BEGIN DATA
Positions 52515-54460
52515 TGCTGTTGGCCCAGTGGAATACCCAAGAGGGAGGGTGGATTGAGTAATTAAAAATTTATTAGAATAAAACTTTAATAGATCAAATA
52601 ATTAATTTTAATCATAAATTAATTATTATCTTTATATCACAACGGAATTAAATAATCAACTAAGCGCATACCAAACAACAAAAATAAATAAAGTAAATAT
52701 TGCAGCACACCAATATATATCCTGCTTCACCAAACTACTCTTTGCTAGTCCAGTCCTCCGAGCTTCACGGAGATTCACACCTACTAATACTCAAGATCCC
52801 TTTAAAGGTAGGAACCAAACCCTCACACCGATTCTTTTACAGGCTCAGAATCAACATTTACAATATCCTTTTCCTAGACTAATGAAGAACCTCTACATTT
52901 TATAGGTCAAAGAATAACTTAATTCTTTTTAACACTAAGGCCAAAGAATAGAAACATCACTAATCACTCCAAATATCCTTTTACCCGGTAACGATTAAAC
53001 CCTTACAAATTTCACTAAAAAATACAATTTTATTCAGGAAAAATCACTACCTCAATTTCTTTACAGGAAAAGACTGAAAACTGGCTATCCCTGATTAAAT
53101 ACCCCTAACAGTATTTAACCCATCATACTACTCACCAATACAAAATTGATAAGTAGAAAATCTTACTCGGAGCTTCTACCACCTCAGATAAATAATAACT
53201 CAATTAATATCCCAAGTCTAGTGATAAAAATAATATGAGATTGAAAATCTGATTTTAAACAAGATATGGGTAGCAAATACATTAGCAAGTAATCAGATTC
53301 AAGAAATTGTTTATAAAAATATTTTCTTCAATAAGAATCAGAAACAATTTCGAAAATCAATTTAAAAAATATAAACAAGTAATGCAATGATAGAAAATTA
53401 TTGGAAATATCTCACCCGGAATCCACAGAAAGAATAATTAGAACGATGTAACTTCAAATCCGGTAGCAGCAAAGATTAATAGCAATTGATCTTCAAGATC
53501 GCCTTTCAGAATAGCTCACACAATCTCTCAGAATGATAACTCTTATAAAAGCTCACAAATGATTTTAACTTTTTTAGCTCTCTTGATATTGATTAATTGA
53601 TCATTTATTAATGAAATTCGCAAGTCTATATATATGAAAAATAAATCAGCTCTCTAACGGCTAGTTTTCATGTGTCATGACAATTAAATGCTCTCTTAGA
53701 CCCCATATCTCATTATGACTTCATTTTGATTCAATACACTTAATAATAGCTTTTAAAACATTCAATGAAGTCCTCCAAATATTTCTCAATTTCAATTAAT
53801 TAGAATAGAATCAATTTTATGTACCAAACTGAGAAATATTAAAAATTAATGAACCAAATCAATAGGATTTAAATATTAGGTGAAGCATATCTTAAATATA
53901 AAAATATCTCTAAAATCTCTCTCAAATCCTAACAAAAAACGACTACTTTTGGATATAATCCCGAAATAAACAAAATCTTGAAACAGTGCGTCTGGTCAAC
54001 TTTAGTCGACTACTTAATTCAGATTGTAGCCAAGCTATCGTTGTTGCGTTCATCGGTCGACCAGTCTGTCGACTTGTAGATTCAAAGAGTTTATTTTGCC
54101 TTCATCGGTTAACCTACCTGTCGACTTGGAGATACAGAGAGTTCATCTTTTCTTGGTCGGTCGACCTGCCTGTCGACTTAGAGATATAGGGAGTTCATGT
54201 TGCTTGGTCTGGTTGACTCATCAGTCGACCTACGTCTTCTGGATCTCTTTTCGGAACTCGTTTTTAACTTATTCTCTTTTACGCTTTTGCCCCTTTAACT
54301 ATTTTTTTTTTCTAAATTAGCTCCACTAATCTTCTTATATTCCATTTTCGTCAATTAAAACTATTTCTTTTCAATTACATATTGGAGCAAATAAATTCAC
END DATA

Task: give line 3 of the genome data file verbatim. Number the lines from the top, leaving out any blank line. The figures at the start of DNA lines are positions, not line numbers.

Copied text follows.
52601 ATTAATTTTAATCATAAATTAATTATTATCTTTATATCACAACGGAATTAAATAATCAACTAAGCGCATACCAAACAACAAAAATAAATAAAGTAAATAT